2. The sufficiency of the evidence. The defendant next argues that there was insufficient evidence to convict him of either assault by means of a dangerous weapon or simple assault. [Note 1] We appraise the evidence in the light most favorable to the Commonwealth, without weighing contrary evidence presented by the defendant. See Commonwealth v. Kelley, 370 Mass. 147 , 150 n.1 (1976). So measured, we first ask whether the evidence was sufficient to warrant a rational trier of fact in concluding, beyond a reasonable doubt, that the defendant assaulted Nancy Bulger by means of a dangerous weapon. See Commonwealth v. Latimore, 378 Mass. 671 , 677-678 (1979); Commonwealth v. Savoy, 21 Mass. App. Ct. 519 , 521 (1986).
The defendant drew the attention of the arresting officer, on a
routine patrol, because he was "kicking" the driver's side door and mirror while Nancy was sitting in the car, screaming and trying to lock the door. [Note 2] In addition to this "booting," so described by Nancy, the defendant placed his hand on the door handle from the outside, as she was locking it. The defendant's repeated kicks to the handle area of the car door thus presented some danger to her, both perceived and real.
"[W]hen the act of 'kicking' underlies the charge of assault with a 'dangerous weapon', the shoe or boot, not the foot, is the object which is considered as the 'weapon' subjecting the assailant to a charge of aggravated assault. See Ransom v. State, 460 P.2d 170, 171-172 (Alaska 1969). See also Commonwealth v. Durham, 358 Mass. 808 , 809 (1970) (shoe used to stomp victim's hand); Nolan & Sartario, Criminal Law § [326 (3d ed. 2001)] ('[a] person's shoe . . . when used to kick a person . . . becomes a dangerous weapon')." Commonwealth v. Davis, 10 Mass. App. Ct. 190 , 193 (1980). Without direct or circumstantial evidence that the defendant's feet were clad in anything resembling a shoe (or "sandals" as the nonevidentiary police report had stated), the Commonwealth's proof on the aggravated aspect of the assault was entirely lacking.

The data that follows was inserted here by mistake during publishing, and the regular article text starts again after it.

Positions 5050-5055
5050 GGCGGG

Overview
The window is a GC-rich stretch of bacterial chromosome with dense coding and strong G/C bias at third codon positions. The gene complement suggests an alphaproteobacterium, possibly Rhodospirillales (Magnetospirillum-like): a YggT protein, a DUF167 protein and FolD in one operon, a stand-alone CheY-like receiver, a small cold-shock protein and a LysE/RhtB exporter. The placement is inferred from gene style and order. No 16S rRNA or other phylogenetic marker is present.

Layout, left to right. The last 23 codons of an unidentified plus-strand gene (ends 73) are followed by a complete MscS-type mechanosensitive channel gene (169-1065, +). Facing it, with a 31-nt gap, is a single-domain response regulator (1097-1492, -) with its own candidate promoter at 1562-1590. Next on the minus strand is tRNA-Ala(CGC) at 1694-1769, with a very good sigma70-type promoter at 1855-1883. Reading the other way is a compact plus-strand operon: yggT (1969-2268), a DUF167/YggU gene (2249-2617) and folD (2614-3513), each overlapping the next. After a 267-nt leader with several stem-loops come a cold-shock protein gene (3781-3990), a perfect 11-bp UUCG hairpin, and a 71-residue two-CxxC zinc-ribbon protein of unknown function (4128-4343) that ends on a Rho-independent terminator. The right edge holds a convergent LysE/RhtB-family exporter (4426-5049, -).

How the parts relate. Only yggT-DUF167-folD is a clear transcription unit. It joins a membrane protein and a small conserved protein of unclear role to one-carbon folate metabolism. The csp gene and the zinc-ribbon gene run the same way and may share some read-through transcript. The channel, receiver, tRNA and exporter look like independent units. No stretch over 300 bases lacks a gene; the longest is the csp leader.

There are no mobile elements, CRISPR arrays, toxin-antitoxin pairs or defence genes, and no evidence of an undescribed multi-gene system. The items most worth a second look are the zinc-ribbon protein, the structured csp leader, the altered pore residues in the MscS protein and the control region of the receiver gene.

Even conceding that the defendant had some type of footwear, there remains "[t]he essential question, when an object which is not dangerous per se is alleged to be a dangerous weapon, namely 'whether the object, as used by the defendant, is capable of producing serious bodily harm.' " Commonwealth v. Mercado, 24 Mass. App. Ct. 391 , 397 (1987), quoting from Commonwealth v. Marrero, 19 Mass. App. Ct. 921 , 922 (1984). An object that is not dangerous per se "consists of those things that become dangerous weapons because they are 'used in a dangerous fashion.' " Commonwealth v. Tevlin, 433 Mass. 305 , 310 (2001) (citation omitted). Here, in contrast to Commonwealth v. Marrero, supra at 921-923, and Commonwealth v. Tevlin, supra at 307, 311-312, where footwear was determined to constitute a dangerous weapon, the only evidence produced by the Commonwealth was Nancy's description of the defendant "booting" the vehicle. The case is more closely aligned with
Commonwealth v. Mercado, supra at 393, in which this court decided that there was no assault and battery by means of a dangerous weapon where the testimony by the victim was that the defendant sort of "kicked" him, and the kick was like a "little nudge."